May 27th, 2024

MHC hosting week-long Indigenous education program

By MEDICINE HAT NEWS on May 7, 2024.

Authentic Cree Tipis will stand on the college campus throughout the week as local students participate in KisKihkeyimowin, an education event that fosters understanding of Indigenous culture.--NEWS PHOTO BRENDAN MILLER

This week Medicine Hat public school Division students from Grade 4-10 have the opportunity to learn about the traditions of the Blackfoot, Cree and Metis cultures during KisKihkeyimowin, an educational event that fosters understanding and appreciation of Indigenous cultures.

KisKihkeyimowin means ‘sharing good teachings’ in Plains Cree and annually provides students an immersive look at Indigenous teachings through interactive activities inside authentic Cree Tipi structures.

Learning from Elders and Knowledge Keepers and other esteemed members of the community, students have the opportunity to engage in a circle of courage learning about talking circles and smudging.

They can also get hands on and try some traditional crafts like beading and finger weaving as well as learn to make dream catchers.

Students will also discover traditional dances, drumming, hands-on storytelling and rich cultural traditions.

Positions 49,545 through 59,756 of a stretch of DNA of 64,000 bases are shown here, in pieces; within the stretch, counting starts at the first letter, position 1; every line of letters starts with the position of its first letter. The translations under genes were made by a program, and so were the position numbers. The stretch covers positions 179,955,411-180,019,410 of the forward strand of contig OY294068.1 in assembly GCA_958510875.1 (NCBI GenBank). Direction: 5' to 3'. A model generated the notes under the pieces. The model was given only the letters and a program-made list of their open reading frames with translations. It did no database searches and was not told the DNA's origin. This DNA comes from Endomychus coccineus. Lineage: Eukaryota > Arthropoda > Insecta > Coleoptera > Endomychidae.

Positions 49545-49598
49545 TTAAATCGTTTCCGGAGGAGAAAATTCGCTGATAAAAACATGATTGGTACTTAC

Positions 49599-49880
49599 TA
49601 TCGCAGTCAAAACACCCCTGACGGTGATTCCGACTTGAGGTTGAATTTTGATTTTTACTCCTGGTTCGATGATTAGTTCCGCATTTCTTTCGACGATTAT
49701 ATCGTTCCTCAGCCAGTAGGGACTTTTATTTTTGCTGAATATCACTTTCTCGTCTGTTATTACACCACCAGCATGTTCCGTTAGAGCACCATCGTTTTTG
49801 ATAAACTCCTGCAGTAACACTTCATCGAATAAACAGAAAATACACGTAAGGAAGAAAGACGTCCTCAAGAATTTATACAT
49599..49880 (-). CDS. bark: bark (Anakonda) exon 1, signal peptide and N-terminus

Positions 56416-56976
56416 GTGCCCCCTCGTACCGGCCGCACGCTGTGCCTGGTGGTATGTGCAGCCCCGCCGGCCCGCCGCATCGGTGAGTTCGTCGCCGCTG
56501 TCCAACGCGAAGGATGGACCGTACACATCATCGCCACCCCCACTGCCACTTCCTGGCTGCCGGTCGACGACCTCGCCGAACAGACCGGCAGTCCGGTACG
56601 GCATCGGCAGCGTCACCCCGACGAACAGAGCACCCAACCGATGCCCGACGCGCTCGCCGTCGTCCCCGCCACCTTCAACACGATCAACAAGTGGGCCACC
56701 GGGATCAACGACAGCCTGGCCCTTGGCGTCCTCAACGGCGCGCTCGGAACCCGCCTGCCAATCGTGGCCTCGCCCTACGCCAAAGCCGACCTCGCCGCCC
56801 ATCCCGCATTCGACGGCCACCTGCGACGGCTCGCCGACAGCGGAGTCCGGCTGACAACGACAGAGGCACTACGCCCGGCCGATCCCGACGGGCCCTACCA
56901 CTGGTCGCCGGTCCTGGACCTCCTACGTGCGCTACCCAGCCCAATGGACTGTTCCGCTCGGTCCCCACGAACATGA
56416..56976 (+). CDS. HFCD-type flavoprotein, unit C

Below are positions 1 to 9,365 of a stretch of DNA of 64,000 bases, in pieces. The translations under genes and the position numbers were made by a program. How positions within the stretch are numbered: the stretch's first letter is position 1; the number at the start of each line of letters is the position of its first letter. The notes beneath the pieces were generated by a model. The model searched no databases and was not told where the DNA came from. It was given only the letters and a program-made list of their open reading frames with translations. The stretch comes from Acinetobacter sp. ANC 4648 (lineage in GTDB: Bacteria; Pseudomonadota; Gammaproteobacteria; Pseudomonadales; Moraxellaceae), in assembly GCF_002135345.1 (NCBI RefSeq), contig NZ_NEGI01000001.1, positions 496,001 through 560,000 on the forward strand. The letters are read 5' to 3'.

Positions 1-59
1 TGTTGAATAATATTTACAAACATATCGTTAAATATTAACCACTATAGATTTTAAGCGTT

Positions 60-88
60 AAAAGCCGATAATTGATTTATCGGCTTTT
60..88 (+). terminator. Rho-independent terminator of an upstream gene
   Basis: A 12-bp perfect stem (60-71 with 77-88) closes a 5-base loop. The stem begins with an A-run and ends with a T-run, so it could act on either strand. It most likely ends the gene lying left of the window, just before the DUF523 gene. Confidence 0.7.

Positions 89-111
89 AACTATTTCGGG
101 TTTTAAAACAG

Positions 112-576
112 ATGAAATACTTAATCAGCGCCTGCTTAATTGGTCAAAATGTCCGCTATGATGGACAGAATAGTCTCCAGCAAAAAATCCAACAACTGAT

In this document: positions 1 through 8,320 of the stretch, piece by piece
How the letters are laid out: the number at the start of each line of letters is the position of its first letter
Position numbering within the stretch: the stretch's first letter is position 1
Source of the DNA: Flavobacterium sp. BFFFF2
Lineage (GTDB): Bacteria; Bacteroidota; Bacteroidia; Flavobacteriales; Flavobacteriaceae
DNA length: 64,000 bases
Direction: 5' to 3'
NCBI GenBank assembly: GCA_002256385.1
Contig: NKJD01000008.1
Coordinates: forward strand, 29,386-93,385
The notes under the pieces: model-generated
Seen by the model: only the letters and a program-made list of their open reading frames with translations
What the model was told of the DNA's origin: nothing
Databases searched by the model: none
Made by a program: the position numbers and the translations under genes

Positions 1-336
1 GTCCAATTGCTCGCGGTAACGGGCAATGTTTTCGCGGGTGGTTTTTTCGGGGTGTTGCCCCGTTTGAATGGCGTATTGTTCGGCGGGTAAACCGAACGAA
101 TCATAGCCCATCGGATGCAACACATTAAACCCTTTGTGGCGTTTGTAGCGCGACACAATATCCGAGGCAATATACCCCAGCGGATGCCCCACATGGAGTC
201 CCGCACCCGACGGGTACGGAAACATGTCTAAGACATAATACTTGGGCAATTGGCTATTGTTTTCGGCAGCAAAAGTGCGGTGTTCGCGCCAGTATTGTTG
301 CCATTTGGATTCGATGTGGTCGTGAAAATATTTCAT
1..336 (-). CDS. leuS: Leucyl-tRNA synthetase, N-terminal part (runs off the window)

KisKihkeyimowin is a community collaboration between the Medicine Hat College, Miywasin Friendship Centre and Indigenous community members who volunteered their time to contribute to the educational program.

First Nation, Metis and Inuit co-ordinator with the school division, Darrell Willier, says the community partnership is “instrumental in creating meaningful hands-on learning experience where students can learn about Indigenous culture and traditions.”

“Their contributions are essential in creating a meaningful learning experience for students and fostering reconciliation through cultural understanding,” the school board said in a press release.

Monday, Elder Charlie Fox was part of a traditional Indigenous grand entry and opening ceremony in the Ersman Theatre at the college.

The week-long learning event runs at the college until May 10 and is dedicated to student learning, however the public is welcome to check out the teepees after 4 p.m. daily.

KisKihkeyimowin replaces the previous ‘History in the Hills’ event but was relocated within city limits to accommodate more students and reduce transportation requirements.

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